When planning to shift to Canada either as long-term immigration or for temporary stay, having a medical check-up by a world-wide approved authority is essential before you get your permit to go. For this reason, with any Canadian visa, you often hear the requirement of medicals. But do you know what medicals are? How is it related to a visa process? Where to do the medicals? In this article, based on the answers of qualified immigration experts in Canada, you will get the best information about the medicals for your migration process.
Purpose of Asking Medicals
The Government of Canada aims to invite immigrants who should not be a medical or political threat to the Canadian people. The purpose behind these medicals is to make sure that any situation of you as an immigrant should not affect the public of Canada or cause any major demand placed upon Canadian health or social services. To prove that you have gone through the standard health conditions, you should take medical examinations that normally include blood tests, X-rays and urine tests. And these medicals are done by an IRCC Authorized Panel Physician who plays a major role in the immigration process.
The Validity of your Medicals
After going through the examination, you will get a medical certificate that is valid for one year. If you have not issued a visa within one year of your medical examination date, you have to repeat the exam to receive new and valid reports.
Conditions Related to Medicals
As the concept of medicals is large, here are some reasons which cover various areas and conditions connected to getting the medicals done:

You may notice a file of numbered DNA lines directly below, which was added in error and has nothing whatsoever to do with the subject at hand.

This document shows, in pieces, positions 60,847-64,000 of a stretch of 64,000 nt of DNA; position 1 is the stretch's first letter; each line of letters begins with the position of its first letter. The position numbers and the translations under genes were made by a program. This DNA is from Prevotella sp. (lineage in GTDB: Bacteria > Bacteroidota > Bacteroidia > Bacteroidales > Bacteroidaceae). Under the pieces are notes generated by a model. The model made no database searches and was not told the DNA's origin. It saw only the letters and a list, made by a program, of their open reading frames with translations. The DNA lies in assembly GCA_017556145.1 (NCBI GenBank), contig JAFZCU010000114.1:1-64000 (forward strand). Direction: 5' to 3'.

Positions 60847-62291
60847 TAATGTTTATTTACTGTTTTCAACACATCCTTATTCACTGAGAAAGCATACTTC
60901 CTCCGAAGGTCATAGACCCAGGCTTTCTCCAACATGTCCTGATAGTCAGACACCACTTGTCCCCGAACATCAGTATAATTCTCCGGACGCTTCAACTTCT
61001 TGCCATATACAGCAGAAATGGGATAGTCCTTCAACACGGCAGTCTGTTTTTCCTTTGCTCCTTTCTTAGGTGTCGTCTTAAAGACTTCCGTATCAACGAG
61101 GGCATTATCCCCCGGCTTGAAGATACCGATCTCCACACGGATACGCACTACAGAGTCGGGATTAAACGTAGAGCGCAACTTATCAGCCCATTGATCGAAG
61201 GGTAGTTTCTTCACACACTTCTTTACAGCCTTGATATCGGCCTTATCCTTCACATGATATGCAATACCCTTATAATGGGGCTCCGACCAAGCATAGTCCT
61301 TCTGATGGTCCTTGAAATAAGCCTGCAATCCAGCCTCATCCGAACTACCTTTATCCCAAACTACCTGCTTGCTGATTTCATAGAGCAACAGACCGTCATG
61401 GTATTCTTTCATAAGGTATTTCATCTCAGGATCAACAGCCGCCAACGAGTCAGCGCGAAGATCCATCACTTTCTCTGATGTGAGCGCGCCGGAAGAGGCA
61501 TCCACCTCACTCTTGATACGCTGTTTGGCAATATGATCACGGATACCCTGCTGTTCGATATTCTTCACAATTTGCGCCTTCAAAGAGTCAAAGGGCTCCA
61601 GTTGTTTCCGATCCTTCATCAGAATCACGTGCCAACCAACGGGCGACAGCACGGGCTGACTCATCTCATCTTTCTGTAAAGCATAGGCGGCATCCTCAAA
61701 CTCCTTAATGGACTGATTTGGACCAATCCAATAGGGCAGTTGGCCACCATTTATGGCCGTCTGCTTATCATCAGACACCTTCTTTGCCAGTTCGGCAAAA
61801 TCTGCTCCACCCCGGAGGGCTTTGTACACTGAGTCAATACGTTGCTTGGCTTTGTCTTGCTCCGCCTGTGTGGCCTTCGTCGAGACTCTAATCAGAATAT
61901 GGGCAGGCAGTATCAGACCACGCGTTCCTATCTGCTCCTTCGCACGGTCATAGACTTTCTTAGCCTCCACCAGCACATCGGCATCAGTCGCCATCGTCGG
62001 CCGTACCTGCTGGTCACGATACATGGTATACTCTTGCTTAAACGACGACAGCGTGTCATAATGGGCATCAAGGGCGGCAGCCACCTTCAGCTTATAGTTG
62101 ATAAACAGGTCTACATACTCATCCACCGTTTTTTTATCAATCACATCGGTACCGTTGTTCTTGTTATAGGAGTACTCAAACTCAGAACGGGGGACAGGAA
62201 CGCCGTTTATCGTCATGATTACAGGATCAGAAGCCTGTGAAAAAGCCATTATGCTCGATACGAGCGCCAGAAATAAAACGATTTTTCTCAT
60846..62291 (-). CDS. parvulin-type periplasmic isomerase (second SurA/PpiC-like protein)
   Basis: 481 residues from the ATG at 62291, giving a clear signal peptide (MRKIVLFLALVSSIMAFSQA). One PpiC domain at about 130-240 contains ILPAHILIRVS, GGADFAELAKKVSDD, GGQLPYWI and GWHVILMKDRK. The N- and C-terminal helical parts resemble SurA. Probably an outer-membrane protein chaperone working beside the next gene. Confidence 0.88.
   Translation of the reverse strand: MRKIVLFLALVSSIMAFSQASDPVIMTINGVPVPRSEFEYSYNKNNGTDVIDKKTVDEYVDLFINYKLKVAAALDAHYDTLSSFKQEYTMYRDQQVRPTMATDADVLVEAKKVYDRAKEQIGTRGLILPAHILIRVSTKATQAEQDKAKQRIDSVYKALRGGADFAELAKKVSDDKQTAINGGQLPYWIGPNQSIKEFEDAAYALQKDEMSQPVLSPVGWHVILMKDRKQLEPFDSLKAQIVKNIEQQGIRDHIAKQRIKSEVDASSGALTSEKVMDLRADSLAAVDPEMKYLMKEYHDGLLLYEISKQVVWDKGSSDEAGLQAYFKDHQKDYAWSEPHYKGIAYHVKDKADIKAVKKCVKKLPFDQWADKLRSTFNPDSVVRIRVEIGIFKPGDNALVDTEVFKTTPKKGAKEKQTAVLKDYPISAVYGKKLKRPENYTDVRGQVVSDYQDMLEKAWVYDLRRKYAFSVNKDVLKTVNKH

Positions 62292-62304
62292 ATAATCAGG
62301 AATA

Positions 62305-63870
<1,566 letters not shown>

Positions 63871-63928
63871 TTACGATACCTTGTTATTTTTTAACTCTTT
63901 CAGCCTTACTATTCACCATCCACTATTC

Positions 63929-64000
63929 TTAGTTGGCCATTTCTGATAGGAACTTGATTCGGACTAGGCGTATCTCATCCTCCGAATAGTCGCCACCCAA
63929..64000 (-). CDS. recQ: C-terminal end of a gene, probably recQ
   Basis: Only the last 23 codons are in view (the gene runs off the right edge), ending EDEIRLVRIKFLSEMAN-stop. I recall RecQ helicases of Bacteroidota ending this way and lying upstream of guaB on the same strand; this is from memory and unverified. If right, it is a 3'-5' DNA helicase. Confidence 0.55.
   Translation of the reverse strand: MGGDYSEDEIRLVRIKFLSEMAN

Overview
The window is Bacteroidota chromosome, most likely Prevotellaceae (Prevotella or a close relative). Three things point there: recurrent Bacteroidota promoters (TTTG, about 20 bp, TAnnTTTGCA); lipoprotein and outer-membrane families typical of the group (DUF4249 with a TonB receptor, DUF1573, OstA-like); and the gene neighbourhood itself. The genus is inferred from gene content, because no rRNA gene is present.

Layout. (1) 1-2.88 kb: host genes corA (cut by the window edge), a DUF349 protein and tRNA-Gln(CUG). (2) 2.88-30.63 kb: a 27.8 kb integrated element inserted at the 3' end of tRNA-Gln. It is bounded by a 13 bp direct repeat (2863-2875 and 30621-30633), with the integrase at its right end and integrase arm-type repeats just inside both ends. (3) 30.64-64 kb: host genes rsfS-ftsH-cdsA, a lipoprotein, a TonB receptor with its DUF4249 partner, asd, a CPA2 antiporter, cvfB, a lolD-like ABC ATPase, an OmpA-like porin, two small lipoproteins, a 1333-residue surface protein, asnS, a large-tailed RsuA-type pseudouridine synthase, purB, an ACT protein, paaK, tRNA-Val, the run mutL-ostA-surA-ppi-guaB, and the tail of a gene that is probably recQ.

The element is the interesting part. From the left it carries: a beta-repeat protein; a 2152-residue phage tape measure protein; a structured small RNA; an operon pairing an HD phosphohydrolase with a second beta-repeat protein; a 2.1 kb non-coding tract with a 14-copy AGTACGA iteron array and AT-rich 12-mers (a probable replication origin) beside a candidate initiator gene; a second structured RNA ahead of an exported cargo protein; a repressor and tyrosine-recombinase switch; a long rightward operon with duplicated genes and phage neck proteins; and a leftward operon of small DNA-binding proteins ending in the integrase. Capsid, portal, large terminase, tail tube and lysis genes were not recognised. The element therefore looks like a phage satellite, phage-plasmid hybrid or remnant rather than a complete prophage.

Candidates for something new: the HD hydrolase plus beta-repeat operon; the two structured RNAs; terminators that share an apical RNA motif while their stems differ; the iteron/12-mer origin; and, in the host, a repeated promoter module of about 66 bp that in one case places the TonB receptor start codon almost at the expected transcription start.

All the details provided to the examiner should be relevant and correct to the present health condition.
Any worrying health condition or disease should be informed before.
In some cases, the medicals may be stated rejected or inadmissible. This normally happens when the authorities believe that the applicant is a health risk to the nation after checking his or her case and looking into the complete medical history.
For pregnant applicants, X-rays are not suggested as it can be dangerous to the fetus. After birth, the mother and the child both should take a medical examination.
A doctor does the medical examination of your home country or any other country of your choice. But here, the preferred doctor should be a designated IRCC Authorized Panel Physician approved by Refugees, Immigration and Citizenship Canada.
And the person who issues the medical certificate is only the Panel Physician. The only decision is taken by the Canadian immigration authorities. If the authorities find an issue in your medical exam, they contact you in writing.
The medical reports will be sent by your Panel Physician. Any required findings on the lab reports will be told to you.
If you have already cleared your medical examination for any kind of temporary visa and later wants to get a permanent residency visa, you should repeat the medical examination to support your PR application.